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The New York Times Book Review, The New York Times Company, NY, NY (2015)


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Sunday Book Review
Jorie Graham’s ‘From the New World’

FEB. 27, 2015

Writing about Jorie Graham at this point, seven books after she won the Pulitzer Prize for “The Dream of the Unified Field: Selected Poems 1974-1994,” means joining a cacophony of voices. Google her name and you will find her elders, her peers and those she has influenced (and she has influenced most poets younger than she is, and not just in English, whether they know it or not) making cases for and against the importance of her work. People have all sorts of reasons to love or hate her, and even love to hate her for reasons they sometimes can’t articulate. The most evident case for Graham’s importance is the volume of chatter eddying around her name. Tune all of that out and the deeper reasons for her lasting reputation grow louder. Graham’s great body of work, summarized in “From the New World,” her new career-spanning selected poems (one can understand why active poets resist the tombstone of a “collected” volume), has so much in it, more of life and of the world than that of almost any other poet now writing. Or so it seems to me — as anxious, I realize, as everyone else to make my case.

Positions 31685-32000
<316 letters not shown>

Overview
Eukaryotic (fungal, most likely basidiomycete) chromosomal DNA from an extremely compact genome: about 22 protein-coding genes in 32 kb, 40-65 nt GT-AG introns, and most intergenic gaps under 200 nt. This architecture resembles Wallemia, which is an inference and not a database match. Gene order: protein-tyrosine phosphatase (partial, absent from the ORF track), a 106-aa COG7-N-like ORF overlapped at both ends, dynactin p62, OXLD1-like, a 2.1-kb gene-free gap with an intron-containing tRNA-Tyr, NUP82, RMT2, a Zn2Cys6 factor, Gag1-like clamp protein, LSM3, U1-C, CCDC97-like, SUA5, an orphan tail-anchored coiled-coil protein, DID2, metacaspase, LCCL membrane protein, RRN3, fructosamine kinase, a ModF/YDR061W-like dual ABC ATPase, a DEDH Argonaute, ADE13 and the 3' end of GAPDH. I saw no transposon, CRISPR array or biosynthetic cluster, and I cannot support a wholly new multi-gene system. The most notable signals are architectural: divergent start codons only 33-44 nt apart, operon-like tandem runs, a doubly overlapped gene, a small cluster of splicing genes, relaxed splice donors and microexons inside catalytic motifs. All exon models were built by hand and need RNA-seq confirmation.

Why, I keep asking myself, do I, too, feel the need to defend Graham’s writing? Why does this so obviously luminous, essential body of poetry still seem to need defending?